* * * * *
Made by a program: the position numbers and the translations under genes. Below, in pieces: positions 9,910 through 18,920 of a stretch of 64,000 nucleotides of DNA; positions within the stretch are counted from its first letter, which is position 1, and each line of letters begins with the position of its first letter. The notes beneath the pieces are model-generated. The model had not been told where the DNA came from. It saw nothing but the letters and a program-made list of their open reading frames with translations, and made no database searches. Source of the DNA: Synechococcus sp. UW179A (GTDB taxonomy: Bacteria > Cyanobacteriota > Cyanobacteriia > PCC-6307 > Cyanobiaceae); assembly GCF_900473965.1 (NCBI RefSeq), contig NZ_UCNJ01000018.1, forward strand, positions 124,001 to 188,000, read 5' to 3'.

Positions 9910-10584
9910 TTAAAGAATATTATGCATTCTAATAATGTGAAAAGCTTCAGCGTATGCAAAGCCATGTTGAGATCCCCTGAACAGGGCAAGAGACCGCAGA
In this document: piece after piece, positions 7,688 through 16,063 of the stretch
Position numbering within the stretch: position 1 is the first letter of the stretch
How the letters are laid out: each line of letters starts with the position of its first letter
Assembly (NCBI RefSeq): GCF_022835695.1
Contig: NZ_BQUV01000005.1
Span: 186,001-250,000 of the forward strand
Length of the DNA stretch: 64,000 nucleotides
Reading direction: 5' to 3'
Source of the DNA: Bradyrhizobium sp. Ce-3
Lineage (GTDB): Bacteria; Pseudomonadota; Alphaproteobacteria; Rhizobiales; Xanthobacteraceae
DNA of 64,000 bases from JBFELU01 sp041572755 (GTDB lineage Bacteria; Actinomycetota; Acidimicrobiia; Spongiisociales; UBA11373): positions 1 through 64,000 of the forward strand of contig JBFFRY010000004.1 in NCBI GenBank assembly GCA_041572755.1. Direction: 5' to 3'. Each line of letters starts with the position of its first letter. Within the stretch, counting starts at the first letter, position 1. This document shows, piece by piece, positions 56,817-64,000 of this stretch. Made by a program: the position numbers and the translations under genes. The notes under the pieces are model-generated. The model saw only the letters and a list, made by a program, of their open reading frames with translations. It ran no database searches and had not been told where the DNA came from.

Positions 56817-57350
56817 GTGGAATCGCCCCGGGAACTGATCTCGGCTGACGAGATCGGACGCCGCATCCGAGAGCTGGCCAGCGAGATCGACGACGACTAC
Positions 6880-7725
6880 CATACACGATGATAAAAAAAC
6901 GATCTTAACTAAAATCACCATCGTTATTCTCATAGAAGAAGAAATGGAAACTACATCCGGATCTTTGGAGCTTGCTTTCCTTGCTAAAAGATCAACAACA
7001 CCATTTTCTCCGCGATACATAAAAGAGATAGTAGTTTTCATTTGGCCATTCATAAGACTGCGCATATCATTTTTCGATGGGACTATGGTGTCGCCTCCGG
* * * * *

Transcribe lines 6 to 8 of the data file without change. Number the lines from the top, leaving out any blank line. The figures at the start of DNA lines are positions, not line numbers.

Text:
How the letters are laid out: each line of letters starts with the position of its first letter
Assembly (NCBI RefSeq): GCF_022835695.1
Contig: NZ_BQUV01000005.1